Remarks by the Deputy Prime Minister and Minister of Finance announcing the renewal of Canada’s monetary policy framework
December 13, 2021
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Good morning, everyone.
We are here today to make an announcement about Canada’s monetary policy framework – an important topic as our country continues its recovery from the COVID-19 recession.
Let me start by highlighting the fact that we are in the midst of a strong recovery from the COVID-19 recession.
Canada has now regained 106 per cent of the jobs lost during the pandemic, compared to 83 per cent in the U.S. Job prospects for some of Canada’s most vulnerable, who bore the brunt of the pandemic’s impact on jobs – women, young people, and racialized Canadians – have greatly improved.
We’re experiencing the second strongest job recovery in the G7, the number of active businesses has surpassed its pre-pandemic level, and the unemployment rate currently stands at 6 per cent – its lowest since the pandemic began and only 0.3 percentage points above pre-pandemic levels of February 2020.
Economists have predicted, since the beginning of the pandemic, that even a strong recovery was likely to encounter challenges. And global inflation has proven to be a significant challenge that countries around the world are facing.
As global economies have unwound COVID-19-related restrictions and reopened their economies, the price of goods has gone up around the world. This is due to several factors. One is that during the pandemic, millions upon millions of people redirected the money they usually spent on in-person services towards physical, durable goods. This has put an extraordinary strain on global supply chains, leading to shortages and bottlenecks. This has been a significant driver of inflation around the world.
Furthermore, droughts in key food-producing regions, including in our Prairies, have caused grocery bills to go up. And energy prices have increased at rates not seen in decades.
Economists expect these factors to dissipate over time.
A strong monetary policy framework is the best weapon in our arsenal to keep prices stable and keep inflationary pressures in check.
Since Canada adopted an inflation-targeting framework 30 years ago, inflation has averaged close to 2 per cent. Low, stable, and predictable inflation has contributed to our country’s strong labour market performance, to our economic growth, and to our prosperity.
The federal government and the Bank of Canada believe that monetary policy can best serve Canadians by continuing to focus on price stability.
Doing so supports a strong and inclusive labour market that provides every Canadian with opportunities for a good quality of life. That is why the review and renewal of Canada’s monetary policy framework every five years is such an important moment.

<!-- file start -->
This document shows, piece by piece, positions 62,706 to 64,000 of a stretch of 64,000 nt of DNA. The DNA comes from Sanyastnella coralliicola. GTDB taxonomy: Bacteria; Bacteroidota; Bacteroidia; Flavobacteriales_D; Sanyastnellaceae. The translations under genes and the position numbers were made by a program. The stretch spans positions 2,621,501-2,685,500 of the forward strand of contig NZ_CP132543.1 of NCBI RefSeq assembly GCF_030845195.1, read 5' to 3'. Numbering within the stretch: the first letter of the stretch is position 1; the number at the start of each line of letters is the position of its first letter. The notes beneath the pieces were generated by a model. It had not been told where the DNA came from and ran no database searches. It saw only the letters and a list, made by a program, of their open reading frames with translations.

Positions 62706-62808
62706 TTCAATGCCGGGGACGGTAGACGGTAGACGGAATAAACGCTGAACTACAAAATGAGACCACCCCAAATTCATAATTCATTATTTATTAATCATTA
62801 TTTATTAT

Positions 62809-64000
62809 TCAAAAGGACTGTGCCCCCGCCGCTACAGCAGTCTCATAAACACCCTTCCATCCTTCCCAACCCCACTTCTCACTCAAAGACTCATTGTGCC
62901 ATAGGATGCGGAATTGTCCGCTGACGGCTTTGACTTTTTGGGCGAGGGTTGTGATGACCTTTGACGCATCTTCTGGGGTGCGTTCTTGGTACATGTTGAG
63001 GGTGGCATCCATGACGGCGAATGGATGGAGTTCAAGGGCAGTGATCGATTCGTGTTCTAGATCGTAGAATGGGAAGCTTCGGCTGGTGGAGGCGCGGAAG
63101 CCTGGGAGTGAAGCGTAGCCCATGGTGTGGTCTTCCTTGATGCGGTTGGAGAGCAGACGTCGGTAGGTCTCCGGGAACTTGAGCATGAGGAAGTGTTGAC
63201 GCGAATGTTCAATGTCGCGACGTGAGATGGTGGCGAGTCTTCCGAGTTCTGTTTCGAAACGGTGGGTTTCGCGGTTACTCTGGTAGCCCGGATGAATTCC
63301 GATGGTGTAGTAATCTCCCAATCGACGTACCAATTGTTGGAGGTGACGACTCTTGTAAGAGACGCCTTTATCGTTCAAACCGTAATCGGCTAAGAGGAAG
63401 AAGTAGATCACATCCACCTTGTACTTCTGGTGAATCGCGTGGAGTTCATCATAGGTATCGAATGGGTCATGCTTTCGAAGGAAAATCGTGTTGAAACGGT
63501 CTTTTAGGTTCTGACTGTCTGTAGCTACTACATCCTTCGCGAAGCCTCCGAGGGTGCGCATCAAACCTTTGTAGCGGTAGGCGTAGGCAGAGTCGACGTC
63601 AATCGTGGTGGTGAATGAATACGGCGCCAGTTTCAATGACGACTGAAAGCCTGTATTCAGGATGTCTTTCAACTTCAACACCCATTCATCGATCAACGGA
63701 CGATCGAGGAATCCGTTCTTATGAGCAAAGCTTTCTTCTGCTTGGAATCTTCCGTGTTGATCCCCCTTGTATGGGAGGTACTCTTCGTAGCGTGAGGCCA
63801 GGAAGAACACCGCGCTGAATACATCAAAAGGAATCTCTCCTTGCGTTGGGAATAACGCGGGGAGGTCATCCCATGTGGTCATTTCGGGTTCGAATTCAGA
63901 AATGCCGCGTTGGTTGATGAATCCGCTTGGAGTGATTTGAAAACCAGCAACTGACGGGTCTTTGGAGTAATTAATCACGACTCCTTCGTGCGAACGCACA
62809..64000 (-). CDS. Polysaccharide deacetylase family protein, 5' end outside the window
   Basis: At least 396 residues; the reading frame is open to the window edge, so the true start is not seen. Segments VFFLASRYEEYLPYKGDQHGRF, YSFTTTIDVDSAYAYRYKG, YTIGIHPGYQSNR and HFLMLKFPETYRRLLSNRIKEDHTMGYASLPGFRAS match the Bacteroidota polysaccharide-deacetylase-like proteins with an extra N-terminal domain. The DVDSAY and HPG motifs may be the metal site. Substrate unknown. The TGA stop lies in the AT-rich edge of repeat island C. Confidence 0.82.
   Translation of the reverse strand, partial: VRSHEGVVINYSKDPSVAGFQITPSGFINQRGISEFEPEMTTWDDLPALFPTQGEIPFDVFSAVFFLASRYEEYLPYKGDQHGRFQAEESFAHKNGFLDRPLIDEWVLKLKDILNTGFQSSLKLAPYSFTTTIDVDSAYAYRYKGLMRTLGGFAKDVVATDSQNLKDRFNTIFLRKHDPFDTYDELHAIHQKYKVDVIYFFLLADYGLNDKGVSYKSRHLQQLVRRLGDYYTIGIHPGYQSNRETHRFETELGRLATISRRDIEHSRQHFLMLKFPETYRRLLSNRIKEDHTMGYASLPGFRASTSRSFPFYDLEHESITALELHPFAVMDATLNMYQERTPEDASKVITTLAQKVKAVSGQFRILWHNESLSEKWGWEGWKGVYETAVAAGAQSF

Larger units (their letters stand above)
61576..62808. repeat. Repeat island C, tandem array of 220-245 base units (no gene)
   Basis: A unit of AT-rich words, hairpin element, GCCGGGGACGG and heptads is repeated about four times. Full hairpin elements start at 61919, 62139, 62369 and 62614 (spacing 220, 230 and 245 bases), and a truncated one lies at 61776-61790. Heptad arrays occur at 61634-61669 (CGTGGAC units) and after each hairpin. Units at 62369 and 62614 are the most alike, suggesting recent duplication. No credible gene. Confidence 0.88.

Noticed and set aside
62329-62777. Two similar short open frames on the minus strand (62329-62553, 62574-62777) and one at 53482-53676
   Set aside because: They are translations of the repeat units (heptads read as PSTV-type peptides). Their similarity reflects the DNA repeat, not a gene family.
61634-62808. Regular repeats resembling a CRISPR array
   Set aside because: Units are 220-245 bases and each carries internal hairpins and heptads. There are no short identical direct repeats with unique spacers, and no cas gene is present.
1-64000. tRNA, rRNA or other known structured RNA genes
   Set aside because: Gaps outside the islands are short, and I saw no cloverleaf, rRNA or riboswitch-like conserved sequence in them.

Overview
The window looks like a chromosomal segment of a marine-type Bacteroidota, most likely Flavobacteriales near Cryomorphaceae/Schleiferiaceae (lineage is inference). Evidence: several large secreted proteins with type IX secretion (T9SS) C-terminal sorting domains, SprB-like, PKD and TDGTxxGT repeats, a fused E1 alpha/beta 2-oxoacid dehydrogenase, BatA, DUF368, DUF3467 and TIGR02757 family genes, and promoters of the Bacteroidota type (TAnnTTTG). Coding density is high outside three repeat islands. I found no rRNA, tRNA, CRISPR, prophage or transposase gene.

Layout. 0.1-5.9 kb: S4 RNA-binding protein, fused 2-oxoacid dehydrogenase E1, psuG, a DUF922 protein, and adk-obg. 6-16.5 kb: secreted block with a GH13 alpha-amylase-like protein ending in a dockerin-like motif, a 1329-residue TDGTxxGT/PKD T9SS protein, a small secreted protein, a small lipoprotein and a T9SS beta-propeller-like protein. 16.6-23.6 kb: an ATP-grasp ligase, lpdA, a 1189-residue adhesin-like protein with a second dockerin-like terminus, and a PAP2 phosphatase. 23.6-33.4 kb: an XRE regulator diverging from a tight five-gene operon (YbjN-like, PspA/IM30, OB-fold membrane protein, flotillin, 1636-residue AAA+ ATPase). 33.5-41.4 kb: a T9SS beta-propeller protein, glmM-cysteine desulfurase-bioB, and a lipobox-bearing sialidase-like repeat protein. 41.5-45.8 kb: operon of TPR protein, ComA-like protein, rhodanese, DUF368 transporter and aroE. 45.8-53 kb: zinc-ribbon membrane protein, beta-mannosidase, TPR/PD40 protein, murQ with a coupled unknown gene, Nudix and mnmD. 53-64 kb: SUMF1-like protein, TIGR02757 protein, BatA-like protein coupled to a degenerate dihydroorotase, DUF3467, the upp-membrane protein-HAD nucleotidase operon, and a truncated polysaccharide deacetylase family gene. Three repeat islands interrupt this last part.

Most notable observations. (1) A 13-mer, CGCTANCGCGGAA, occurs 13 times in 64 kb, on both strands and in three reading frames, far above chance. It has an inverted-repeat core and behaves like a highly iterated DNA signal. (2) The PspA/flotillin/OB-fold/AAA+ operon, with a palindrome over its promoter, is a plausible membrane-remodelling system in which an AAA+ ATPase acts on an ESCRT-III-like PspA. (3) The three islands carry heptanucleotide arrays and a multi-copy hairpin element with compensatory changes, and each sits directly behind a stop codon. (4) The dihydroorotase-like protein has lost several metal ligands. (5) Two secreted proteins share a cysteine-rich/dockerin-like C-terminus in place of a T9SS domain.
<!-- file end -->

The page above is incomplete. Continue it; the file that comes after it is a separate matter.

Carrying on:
I want to thank the Bank Canada and the Department of Finance for the thoroughness with which they have worked on this mandate renewal. Over the past five years, different options were considered, global best practices examined, experts consulted, and external input sought, including public consultations with Canadians.
Which brings me to why we are here today.
Today’s announcement is about continuity. The Government of Canada and the Bank of Canada are today announcing that we will renew the 2 per cent inflation target for another five-year period. The target will continue to be the mid-point of the 1 to 3 per cent inflation-control range.
Maintaining a stable environment for the prices Canadians pay is the paramount objective for Canada’s monetary policy. That has been the case for the past 30 years and that will remain the case for the next five years as well.
In focusing on price stability, we also recognize that monetary policy should support maximum sustainable employment in Canada.
When conditions warrant, the Bank will use the flexibility of the framework to actively seek the maximum level of employment consistent with price stability, as it is already doing. This is not a change to the framework. Rather, it is a recognition of existing practice.
Let me take this opportunity to commend the work and track record of the Bank of Canada – and of the Governor. The independence of institutions like the Bank of Canada matters. The Bank has a well-earned reputation as one of Canada’s most respected institutions and one of the world’s leading central banks.
That professionalism, these three decades of success, and that independence are important institutional foundations of Canada’s economic prosperity and international credibility.
I also want to thank all the academics, experts, and commentators who contributed to the important public conversations and discussions about Canada’s monetary policy framework.
Today’s renewal of Canada’s monetary policy framework is fundamental to Canada’s economic success. This is about continuity and about continuing to do what we know works. The renewed framework will keep the Bank focused on delivering low, stable, and predictable inflation.
This, in turn, will help keep life affordable for all Canadians.
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